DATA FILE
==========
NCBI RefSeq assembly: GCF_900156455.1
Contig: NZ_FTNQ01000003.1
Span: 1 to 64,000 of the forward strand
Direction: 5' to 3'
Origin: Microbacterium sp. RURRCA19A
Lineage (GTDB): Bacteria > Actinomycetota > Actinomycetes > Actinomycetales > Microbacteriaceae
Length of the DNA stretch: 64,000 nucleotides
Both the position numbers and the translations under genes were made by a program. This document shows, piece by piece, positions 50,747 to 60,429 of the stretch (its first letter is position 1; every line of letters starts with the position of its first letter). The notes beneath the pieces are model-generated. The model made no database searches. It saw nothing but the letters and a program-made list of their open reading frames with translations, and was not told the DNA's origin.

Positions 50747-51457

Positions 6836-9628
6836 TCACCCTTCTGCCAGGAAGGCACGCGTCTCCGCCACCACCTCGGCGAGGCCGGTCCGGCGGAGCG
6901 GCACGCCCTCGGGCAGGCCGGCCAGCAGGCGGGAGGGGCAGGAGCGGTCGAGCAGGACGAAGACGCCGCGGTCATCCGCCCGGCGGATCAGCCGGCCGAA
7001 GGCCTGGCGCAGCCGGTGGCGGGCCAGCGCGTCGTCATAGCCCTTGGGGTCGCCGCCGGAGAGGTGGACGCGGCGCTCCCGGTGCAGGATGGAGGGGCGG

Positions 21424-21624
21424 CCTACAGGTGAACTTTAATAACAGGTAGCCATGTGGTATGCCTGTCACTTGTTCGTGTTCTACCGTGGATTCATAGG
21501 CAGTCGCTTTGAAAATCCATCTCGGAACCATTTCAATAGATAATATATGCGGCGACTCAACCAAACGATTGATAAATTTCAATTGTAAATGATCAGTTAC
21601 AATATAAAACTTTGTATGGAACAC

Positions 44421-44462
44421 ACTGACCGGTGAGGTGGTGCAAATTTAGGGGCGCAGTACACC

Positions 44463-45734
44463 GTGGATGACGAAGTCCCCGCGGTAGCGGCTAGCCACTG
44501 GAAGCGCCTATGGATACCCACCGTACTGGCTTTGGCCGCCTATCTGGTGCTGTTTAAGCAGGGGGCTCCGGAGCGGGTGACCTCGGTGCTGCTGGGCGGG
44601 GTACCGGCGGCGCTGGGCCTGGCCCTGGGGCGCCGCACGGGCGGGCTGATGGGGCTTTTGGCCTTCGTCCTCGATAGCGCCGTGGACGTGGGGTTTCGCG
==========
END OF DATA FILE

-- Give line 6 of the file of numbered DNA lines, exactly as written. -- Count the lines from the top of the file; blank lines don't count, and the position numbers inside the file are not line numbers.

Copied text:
Lineage (GTDB): Bacteria > Actinomycetota > Actinomycetes > Actinomycetales > Microbacteriaceae